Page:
Stearic Acid


Also found in: Dictionary, Thesaurus, Medical, Legal, Wikipedia.

stearic acid

[′stir·ik ′as·əd]
(organic chemistry)
CH3(CH2)16COOH Nature's most common fatty acid, derived from natural animal and vegetable fats; colorless, waxlike solid, insoluble in water, soluble in alcohol, ether, and chloroform; melts at 70°C; used as a lubricant and in pharmaceuticals, cosmetics, and food packaging.

Stearic Acid

 

(also n-octadecanoic acid), CH3(CH2)16COOH, a monobasic saturated aliphatic carboxylic acid. The acid takes the form of colorless crystals and has a melting point of 69.6°C and a boiling point of 376.1°C. It is insoluble in water but soluble in ether. Stearic acid is one of the most common higher fatty acids in nature; glycerides of stearic acid are the main component of many fats and oils, from which stearic acid is isolated by hydrolysis, usually in the form of stearin—a mixture of stearic and palmitic acids. Stearic acid may be obtained by fractional precipitation or distillation from stearin and by the hydrogenation of oleic acid. Alkali salts of stearic acid are soaps. Pure stearic acid is used in organic synthesis and in analytical chemistry, where it serves to identify Ca, Mg, and Li, while technical-grade acid is used as a dispersing agent of the ingredients and a vulcanization activator in the production of rubber. The stearates of sodium, lithium, calcium, lead, and other metals are used as constituents of lubricating greases. Stearic acid and its esters are used in the production of cosmetics.

References in periodicals archive ?
Stearic acid: For stearic acid the parental cultivars were 2.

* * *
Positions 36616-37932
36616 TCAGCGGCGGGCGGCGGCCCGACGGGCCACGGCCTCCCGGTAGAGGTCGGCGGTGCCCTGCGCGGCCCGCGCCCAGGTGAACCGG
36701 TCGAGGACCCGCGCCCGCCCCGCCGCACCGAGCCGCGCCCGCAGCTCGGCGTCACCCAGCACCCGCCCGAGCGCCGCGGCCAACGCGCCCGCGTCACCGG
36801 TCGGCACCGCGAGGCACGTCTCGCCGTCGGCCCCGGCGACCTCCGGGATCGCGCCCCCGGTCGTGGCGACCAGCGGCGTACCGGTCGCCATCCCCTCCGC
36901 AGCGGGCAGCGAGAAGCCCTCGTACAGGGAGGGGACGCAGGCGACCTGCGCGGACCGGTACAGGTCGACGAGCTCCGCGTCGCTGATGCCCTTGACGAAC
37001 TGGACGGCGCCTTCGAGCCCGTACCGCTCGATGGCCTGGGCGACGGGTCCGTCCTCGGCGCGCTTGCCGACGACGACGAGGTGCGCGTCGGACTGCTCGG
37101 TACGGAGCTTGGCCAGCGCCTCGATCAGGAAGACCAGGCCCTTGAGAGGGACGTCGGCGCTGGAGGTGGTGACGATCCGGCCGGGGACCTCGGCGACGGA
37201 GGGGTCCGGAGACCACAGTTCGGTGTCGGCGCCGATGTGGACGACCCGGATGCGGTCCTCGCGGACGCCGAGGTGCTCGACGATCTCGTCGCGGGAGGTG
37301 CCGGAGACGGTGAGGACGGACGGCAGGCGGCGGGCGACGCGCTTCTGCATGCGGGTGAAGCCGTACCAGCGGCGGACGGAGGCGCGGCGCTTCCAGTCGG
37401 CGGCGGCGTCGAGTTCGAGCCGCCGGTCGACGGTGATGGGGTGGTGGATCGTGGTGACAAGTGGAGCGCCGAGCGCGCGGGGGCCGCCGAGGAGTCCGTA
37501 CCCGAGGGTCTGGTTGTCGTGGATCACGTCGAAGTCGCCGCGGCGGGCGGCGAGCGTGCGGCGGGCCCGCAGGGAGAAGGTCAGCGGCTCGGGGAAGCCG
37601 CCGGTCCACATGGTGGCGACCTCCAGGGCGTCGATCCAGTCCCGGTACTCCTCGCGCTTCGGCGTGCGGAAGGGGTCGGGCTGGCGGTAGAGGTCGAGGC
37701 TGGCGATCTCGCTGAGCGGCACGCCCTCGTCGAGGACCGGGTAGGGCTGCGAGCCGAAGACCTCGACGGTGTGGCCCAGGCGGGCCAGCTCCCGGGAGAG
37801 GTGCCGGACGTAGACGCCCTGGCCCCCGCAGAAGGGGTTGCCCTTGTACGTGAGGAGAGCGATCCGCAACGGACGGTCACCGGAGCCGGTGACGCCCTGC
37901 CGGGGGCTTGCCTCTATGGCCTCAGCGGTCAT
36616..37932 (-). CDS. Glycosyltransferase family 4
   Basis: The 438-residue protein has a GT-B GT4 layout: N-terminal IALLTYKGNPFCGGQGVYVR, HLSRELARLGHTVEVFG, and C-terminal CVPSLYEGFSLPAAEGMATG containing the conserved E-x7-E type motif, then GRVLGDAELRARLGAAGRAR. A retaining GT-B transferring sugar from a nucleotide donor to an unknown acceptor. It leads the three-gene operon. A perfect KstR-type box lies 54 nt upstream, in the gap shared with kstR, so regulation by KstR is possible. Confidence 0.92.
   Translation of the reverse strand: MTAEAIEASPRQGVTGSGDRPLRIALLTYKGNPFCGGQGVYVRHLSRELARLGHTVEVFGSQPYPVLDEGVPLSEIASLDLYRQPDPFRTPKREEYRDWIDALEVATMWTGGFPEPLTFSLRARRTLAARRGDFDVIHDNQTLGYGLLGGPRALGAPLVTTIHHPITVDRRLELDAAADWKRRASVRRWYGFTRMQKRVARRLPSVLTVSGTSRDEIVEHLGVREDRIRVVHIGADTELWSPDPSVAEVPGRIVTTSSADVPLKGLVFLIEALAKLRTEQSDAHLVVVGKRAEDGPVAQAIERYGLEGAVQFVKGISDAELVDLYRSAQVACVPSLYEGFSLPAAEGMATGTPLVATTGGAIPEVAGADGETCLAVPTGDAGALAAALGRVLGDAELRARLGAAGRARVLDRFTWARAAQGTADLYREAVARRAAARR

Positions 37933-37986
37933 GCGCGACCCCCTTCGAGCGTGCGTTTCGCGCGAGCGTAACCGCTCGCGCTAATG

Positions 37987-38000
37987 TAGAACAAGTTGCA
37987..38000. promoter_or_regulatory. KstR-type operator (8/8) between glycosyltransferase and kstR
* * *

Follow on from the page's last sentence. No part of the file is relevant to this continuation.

Stearic acid is a lot cheaper on the Indian market than paraffin and more readily available.
But, the lowest stearic acid content in all varieties was found in this variety.
Even at this hypothetically very high level of consumption, supplemental intake of stearic acid would represent less than 5% of an average person's daily consumption from dietary sources.
1987), but in ruminant species such as beef cattle, oleic acid is hydrogenated largely to stearic acid by ruminal microorganisms (Ekeren et al.
You can also sprinkle stearic acid over the copper gauze before pushing the brush/gauze assembly into the barrel.
Genetic studies conducted on the high stearic acid mutant CAS-3 demonstrated the presence of recessive alleles at two independent loci, Es1 and Es2 (Perez-Vich et al.
Demand for stearic acid in China is increasing with growing industries using that basic material such as food processing industry, soap, plastic, rubber tire, cosmetics and shampoo industries.
Food manufacturers need saturated fat to keep margarine solid at room temperature, and stearic acid is the only one in use that doesn't raise blood cholesterol concentrations (SN: 12/24&31/94, p.
But this type of fat, stearic acid, acts differently than other saturated fats.
Stearic acid, one of the saturated fats which does NOT raise blood cholesterol levels, is present in cocoa butter.